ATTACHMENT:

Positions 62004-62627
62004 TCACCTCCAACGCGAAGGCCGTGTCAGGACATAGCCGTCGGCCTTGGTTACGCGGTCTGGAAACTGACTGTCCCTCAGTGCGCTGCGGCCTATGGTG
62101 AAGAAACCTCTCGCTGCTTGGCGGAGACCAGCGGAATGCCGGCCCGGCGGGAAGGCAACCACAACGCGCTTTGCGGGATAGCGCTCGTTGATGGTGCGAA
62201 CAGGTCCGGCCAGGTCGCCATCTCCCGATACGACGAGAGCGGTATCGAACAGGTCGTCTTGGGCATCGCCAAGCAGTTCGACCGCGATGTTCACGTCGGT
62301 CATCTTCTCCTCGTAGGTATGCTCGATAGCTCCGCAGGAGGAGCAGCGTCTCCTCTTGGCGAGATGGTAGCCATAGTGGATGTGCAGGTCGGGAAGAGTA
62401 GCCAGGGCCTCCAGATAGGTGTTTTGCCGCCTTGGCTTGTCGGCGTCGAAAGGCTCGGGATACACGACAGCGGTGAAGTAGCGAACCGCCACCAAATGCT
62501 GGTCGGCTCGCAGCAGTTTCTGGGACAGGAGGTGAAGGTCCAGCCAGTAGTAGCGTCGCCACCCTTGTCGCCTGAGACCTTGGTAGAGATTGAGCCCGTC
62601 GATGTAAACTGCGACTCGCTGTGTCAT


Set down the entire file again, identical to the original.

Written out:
Positions 62004-62627
62004 TCACCTCCAACGCGAAGGCCGTGTCAGGACATAGCCGTCGGCCTTGGTTACGCGGTCTGGAAACTGACTGTCCCTCAGTGCGCTGCGGCCTATGGTG
62101 AAGAAACCTCTCGCTGCTTGGCGGAGACCAGCGGAATGCCGGCCCGGCGGGAAGGCAACCACAACGCGCTTTGCGGGATAGCGCTCGTTGATGGTGCGAA
62201 CAGGTCCGGCCAGGTCGCCATCTCCCGATACGACGAGAGCGGTATCGAACAGGTCGTCTTGGGCATCGCCAAGCAGTTCGACCGCGATGTTCACGTCGGT
62301 CATCTTCTCCTCGTAGGTATGCTCGATAGCTCCGCAGGAGGAGCAGCGTCTCCTCTTGGCGAGATGGTAGCCATAGTGGATGTGCAGGTCGGGAAGAGTA
62401 GCCAGGGCCTCCAGATAGGTGTTTTGCCGCCTTGGCTTGTCGGCGTCGAAAGGCTCGGGATACACGACAGCGGTGAAGTAGCGAACCGCCACCAAATGCT
62501 GGTCGGCTCGCAGCAGTTTCTGGGACAGGAGGTGAAGGTCCAGCCAGTAGTAGCGTCGCCACCCTTGTCGCCTGAGACCTTGGTAGAGATTGAGCCCGTC
62601 GATGTAAACTGCGACTCGCTGTGTCAT